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Controversy Stirs Up In Ayodhya As New Book Claims ‘Lord Ram Was Born In Pakistan’

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By Khabar Lahariya

KL Logo 2 (1)Editor’s Note: As part of Youth Ki Awaaz and Khabar Lahariya‘s collaboration, we bring to you this story from the hinterlands of the country’s largest state – Uttar Pradesh. Where was Lord Ram born? In Ayodhya that lies on the banks of the Ganga, or another Ayodhya in…Pakistan?

ayodhyaFaizabad District, Ayodhya town: Earlier this month, a fresh pinch of controversy was thrown into the Ayodhya pot. Abdul Rahim Quraishi, assistant general secretary and spokesperson of the All India Muslim Personal Law Board (AIMPLB), released a book in which he claimed that Ram’s birthplace was in a town in Pakistan and not in present-day Ayodhya. In his book, Facts of the Ayodhya Episode (Myth of Ram Janmabhoomi), Quraishi, drawing from research papers by Jassu Ram and the Archaeological Survey of India (ASI), reveals the presence of two Ayodhyas, both located in Pakistan’s North West Frontier Province. He says that Ram was actually born in Dera Ismail Khan district of Pakistan, in a town called Rahman Dheri, earlier called Ram Dheri. He challenges that nowhere in the Vedas and Puranas is it mentioned that Ram’s kingdom was in the Gangetic plain. Quraishi is also a key member of the committee formed by the AIMPLB to fight the on-going Babri Masjid case.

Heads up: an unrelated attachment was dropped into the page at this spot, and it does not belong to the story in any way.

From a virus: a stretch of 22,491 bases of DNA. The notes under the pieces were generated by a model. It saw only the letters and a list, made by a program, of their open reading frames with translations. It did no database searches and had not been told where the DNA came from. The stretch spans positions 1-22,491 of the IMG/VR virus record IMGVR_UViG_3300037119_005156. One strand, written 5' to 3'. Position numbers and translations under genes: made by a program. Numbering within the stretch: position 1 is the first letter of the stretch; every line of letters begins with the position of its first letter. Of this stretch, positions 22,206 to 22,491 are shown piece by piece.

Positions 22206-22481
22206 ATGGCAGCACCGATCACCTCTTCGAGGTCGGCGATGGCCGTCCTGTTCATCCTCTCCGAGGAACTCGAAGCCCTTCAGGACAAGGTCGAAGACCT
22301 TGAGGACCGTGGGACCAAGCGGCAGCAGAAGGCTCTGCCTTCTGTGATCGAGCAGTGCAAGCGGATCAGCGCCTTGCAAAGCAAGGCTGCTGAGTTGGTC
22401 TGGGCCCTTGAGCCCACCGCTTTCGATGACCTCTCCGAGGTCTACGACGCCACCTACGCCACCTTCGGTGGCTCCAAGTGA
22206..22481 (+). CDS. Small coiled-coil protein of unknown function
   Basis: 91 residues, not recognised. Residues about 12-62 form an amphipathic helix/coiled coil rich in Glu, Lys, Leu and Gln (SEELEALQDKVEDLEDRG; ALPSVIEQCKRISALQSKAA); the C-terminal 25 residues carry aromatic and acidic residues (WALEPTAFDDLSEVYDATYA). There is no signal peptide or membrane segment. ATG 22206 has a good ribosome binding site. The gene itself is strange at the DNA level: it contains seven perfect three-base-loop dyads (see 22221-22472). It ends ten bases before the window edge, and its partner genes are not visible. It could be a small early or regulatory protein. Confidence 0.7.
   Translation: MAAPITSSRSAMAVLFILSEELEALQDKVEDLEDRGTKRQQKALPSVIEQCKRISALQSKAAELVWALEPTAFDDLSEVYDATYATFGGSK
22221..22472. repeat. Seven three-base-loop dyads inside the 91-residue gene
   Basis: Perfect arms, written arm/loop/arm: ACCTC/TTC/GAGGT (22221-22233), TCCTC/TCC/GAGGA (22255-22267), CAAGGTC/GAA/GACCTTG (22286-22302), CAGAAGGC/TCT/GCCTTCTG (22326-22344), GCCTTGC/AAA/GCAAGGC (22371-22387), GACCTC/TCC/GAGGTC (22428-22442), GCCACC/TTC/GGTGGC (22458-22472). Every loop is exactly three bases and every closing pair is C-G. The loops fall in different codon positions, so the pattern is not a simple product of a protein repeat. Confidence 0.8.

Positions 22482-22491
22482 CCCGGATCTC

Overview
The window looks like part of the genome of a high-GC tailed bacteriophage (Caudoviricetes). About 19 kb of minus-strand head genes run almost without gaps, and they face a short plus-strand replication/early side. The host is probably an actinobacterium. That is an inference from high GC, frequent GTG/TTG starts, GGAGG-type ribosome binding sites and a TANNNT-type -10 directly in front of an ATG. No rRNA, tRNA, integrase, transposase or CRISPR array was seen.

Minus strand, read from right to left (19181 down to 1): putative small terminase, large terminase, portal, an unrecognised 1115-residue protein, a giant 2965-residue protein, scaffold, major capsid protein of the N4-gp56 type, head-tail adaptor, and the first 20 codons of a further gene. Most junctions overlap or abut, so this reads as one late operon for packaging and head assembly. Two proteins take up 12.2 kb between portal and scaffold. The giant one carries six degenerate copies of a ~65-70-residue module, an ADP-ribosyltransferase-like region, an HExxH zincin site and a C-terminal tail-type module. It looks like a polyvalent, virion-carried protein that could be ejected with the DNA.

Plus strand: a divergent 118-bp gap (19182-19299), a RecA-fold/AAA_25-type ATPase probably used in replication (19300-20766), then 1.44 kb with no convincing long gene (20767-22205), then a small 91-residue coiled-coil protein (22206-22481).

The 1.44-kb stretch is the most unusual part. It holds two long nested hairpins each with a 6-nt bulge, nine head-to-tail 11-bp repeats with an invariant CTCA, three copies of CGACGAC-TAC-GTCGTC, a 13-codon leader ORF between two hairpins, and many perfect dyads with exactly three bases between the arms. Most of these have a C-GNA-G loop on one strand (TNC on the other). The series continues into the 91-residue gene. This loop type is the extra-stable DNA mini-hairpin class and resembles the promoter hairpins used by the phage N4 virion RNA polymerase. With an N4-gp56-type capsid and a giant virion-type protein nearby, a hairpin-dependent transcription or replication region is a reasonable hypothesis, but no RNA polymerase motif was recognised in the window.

With the recent demise of Vishwa Hindu Parishad’s [president and leader of the Ram temple movement] Ashok Singhal on Tuesday, the rise of the extremist Pravin Togadia (International Working President), a prominent face of the VHP, trying to rekindle the demands of the temple construction at the Ramjanmabhoomi-Babri site is a concern. Ayodhya is a recurrent image in a corner of the national imagination, refracted through religion, politics and mythology. With this in mind, and the latest ‘dispute’ on the issue, KL reporters walked around the ghats and streets of Ayodhya to ask the people whose voices we seldom hear, what was their opinion on Quraishi’s claim.

From those who had traveled from towns in Bihar to immerse themselves in Ayodhya’s spiritual environs, to those who had set up businesses in its busy streets, our interviews overwhelmingly repeated platitudes about the unquestionable fact of Ayodhya as Ram’s birthplace. But as we ventured further from the ghats, into communities less interested and invested in the Ramayana or those more politically savvy, a refreshing hint of doubt and rationalism rang through (“Isn’t there an Ayodhya in Delhi too?”, “It’s one fact against the another fact – how do we know which is true?”) A train worth pursuing?

Watch this space as Khabar Lahariya reports from Ayodhya, in voices heard and less so.

Brought to you in collaboration with Khabar Lahariya.

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  1. Keti Zilgish

    Ktzh comment: The true and original polytheistic religion of the Arab world was carried away to India long before the Arabs thought of replacing it with their
    present monotheism but the Indians somehow preferred Buddhism, their indigenous contribution to human evolution and embraced polytheism only as a reaction to the monotheistic invasion of India. Theism eventually led to its more blatant version, imperialism.